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Leaky Loos - a water wasting scandal!

This World Toilet Day, Nathan Richardson of Waterwise reveals the growing problem with leaky loos, and discusses what can be done to address this huge waste of water.

November 2020

No one wants to waste water and certainly no one wants to waste money. But that is exactly what is happening as a result of a growing problem we have with leaky loos. Nathan Richardson from Waterwise reveals all:

What is the problem?

Research by the water industry has found that around 5 to 8% of our toilets are leaking water into the toilet pan . They are typically wasting between 215 and 400 litres of water a day so, with average consumption at 143 litres per person per day, it is like having a couple of relatives moving in to live with you! Getting one fixed can literally halve your water bill if you are on a meter.

The problem was recently highlighted on BBC Costing the Earth “The Great Leaky Loo Scandal” and is particularly prevalent in dual flush toilets due to failures in their internal valve systems. The failures allow water to constantly dribble down the back of the toilet. The scale of the problem nationally is huge with around 400 million litres of estimated to be leaking from UK toilets every day, enough water to supply 2.8 million people - the combined population of Edinburgh, Cardiff, Belfast, Manchester, Sheffield, Liverpool and Bristol.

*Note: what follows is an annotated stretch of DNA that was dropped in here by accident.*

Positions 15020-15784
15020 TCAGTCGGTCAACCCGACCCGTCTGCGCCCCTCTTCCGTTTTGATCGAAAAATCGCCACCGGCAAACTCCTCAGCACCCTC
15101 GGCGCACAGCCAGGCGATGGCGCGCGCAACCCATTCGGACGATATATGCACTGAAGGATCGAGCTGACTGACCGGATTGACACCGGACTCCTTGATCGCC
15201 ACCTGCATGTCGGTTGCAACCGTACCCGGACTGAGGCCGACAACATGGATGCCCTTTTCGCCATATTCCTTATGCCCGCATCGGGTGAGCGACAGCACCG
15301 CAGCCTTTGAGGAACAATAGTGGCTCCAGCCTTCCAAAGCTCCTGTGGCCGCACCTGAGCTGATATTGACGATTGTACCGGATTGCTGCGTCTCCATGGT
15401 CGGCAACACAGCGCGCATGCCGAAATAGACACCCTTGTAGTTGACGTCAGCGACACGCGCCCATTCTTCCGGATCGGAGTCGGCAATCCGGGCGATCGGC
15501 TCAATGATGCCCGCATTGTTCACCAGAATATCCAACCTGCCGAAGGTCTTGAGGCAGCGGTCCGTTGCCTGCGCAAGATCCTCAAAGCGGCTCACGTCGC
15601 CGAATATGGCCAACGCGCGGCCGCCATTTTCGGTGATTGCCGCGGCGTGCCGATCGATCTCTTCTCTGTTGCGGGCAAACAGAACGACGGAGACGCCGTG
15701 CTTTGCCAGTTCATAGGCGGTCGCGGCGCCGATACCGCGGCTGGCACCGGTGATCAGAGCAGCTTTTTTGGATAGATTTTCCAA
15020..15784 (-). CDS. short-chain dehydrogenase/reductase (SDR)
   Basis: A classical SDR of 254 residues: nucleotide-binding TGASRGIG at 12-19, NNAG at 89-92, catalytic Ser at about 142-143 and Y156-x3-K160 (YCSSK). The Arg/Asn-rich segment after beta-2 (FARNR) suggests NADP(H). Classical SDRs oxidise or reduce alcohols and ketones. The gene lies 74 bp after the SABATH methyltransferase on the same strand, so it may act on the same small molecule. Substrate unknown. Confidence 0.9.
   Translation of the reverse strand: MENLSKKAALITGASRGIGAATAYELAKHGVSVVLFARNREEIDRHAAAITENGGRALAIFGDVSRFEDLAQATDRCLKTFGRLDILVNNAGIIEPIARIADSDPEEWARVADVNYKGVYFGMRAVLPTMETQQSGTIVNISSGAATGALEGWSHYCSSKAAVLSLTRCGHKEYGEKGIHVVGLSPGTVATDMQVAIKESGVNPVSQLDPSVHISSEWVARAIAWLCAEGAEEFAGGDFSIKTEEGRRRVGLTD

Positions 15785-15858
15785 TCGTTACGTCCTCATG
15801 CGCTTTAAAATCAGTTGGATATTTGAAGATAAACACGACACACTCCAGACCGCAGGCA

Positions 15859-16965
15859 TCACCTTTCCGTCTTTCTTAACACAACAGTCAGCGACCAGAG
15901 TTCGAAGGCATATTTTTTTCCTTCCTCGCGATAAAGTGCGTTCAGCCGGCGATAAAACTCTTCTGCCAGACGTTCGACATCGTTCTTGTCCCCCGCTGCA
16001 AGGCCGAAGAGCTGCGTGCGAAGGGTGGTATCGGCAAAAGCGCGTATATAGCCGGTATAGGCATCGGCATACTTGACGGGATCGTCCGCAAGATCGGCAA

So what is being done about it?

The water industry and water efficiency NGO Waterwise have highlighted the scale of the issue to the bathroom manufacturers to encourage them to design out the problem. They need to come up with design solutions that will help avoid it in new toilets when they are fitted.

But that still leaves all the toilets that are already out there. Data from water meters, particularly smart meters can help by spotting unusual night-time consumption patterns. But not many people have a smart water meter yet. So if you want to make sure you aren’t wasting water we recommend that you regularly check on your toilets at home and at work to see if they are leaking into the pan. Put a piece of tissue placed at the back of the pan between flushes to see if it washes away or add a small amount of food colouring to the cistern between flushes to see whether it shows up in the toilet pan. Around 70% of leaky loos can be fixed by a plumber on a first visit and many water companies will provide a free repair so if you have a leaky loo give them a call.

So this World Toilet Day on 19th November check you haven’t got a leaky loo!

For more information contact

Nathan Richardson is Head of Strategy and Policy at Waterwise.

Follow: @Waterwise

The opinions expressed in this blog are the author's and not necessarily those of the wider Link membership.